This may or may not surprise you, but entrepreneurs are a rare breed. In some cases, entrepreneurial people rise to leadership positions within large companies, or they get fed up with corporate bureaucracy and start their own business. In any case, entrepreneurs are different.
The primary difference between an entrepreneur and other people is the way they see work. Entrepreneurs have a vision, and they then persist in achieving that vision. They will sacrifice time with family, invest their savings, risk bankruptcy, and tirelessly navigate around obstacles to achieve that vision. All these traits result in a highly independent and self-reliant individual. While admirable, these traits tend to create problems once the entrepreneur hires other people to help who are not so independent.
Here are the typical complaints I hear from my entrepreneurial clients:
My people won’t take ownership of results.
Employees come to work late and leave early.
My staff doesn’t understand the financial implications of their actions.
My people don’t have good business acumen.
My salespeople can’t seem to negotiate a deal with a customer on their own.
I end up doing the work for my people that they won’t do.
I can’t afford to hire high-talent people.
My employees don’t “get it.”
My people ignore bonus systems designed to grow our company.
Most of these beliefs are true, but not helpful. What happens with the entrepreneur after these epiphanies is that they try the following remedies.
Fire employees and hire new ones.
Re-organize putting their most entrepreneurial folks in leadership roles.
Do critical tasks themselves.
Provide training to improve their staff.
Institute bonus programs designed to spark that entrepreneurial spirit.
Offer shares of company stock or equity in lieu of compensation.
Create clear employee reviews so that people know what they are doing wrong.
Each one of these efforts may or may not work depending on the types of employees you hire. If you are paying near the bottom of the pay scale, as most small business owners are, then most of these remedies won’t work.
Management is clearly a two-way street. A leader cannot grow his/her employees through amazing leadership skills. It is up to the employee to ultimately grow and provide the requisite value to their employer. However, entrepreneurs can be aware of typical blind spots associated with their independent personality and lead their people accordingly.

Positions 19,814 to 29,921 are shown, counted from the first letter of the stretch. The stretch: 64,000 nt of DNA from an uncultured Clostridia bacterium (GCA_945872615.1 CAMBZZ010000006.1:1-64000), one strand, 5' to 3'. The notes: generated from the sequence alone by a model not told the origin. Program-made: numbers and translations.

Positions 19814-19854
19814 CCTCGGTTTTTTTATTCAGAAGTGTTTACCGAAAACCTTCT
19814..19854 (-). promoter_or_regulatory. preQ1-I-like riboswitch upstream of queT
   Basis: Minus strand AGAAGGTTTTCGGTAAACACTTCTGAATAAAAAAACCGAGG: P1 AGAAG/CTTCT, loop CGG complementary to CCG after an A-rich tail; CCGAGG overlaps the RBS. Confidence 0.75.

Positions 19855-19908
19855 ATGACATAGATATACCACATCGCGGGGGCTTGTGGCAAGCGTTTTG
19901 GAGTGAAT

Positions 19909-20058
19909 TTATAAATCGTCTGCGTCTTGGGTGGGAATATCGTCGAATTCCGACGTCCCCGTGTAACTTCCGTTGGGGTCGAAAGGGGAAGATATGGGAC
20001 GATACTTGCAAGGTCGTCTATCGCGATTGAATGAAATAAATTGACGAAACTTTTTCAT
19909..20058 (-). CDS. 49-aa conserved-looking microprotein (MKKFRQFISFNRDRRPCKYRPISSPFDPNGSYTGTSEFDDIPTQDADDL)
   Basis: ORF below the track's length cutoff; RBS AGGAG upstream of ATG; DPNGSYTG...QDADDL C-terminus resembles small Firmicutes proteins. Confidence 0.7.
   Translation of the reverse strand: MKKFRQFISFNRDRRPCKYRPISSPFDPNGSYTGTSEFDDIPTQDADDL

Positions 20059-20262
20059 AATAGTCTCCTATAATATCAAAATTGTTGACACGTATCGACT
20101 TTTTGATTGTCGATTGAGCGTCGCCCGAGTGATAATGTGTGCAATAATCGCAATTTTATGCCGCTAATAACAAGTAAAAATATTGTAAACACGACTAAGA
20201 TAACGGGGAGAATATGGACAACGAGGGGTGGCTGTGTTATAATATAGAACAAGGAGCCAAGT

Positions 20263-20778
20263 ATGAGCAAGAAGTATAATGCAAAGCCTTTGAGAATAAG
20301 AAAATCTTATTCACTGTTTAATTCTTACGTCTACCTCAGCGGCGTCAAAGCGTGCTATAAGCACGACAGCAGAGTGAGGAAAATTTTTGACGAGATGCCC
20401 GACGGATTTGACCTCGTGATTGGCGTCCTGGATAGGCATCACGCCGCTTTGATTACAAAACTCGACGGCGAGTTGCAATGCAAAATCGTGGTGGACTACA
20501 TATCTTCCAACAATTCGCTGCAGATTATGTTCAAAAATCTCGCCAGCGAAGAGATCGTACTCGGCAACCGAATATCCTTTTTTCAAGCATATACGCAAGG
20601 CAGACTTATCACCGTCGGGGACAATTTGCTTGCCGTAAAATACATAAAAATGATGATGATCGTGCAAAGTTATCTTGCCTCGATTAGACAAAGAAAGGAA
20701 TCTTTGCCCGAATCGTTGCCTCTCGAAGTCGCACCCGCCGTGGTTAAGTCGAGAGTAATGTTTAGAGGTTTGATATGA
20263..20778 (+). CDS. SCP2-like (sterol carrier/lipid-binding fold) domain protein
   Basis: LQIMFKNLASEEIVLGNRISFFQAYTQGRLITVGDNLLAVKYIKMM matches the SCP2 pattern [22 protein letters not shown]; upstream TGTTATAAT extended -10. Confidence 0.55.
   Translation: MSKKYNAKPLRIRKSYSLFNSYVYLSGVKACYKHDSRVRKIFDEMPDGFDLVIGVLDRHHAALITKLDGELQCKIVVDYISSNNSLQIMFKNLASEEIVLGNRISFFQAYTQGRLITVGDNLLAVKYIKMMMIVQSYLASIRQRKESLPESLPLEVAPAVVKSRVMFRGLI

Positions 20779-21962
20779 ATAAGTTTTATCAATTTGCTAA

The Entrepreneur’s Blind Spot
Entrepreneurs operate their business based on a truth that is not apparent or welcome for most employees. This truth is that their business must make money to survive and grow. As obvious as this is to entrepreneurs, it is not obvious to employees. Employees view their world differently. They want to earn a certain amount of money to pay their bills, pay for vacations, buy a nice house, and save enough to retire someday. They view work as a necessary evil. They are afraid to lose their job because they’ve amassed debt, bills, and need to earn an income. While you view business growth and profitability as personal wealth-building tools, they see both items as unnecessary trappings of a greedy business owner.
No employee will ever say this to you. And, you cannot hold these natural desires against your people.
Successful Leadership Starts with Planning
Your job as an entrepreneur is to plan out what roles your company needs to create its product or service to your customer. This starts with a business plan, but it doesn’t end there. The roles required for your company will vary. You will employ minimum wage people to fill low-skilled positions, and higher waged people to fill high-skilled positions. While unique traits and skills are required for each position, it’s most important to set the salary, wage, and bonus structure properly. The notion that others will care as much about your company as you do, is a myth. This only happens after you’ve gained so much momentum that others can clearly see their payoff soon.
Paying people what they are worth is a start. The next step is to help your people grow. Your company’s growth is dependent on your employee’s growth. Remember that your employees have different hopes and dreams than you do. Like you, finances feed your growth and their dreams. If you pay your employees too much, they’ll become complacent. If you pay your employees too little, they’ll look for work elsewhere. If you create a clear plan for your employees to grow their income that is aligned with your company growth, both will be happy to grow.
Money is Not Enough
Financial needs are important, but money is not all employees care about. They face the same life challenges as you. They have kids, spouses and friends who want their time. They have hobbies, need for vacations, and sleep. Health emergencies happen to your people just like they can happen to you. On top of all these priorities is their need to grow at work.
While work may not be the same to your employees, it’s still an important part of their lives. They also want to spend most of their life contributing to something worthwhile.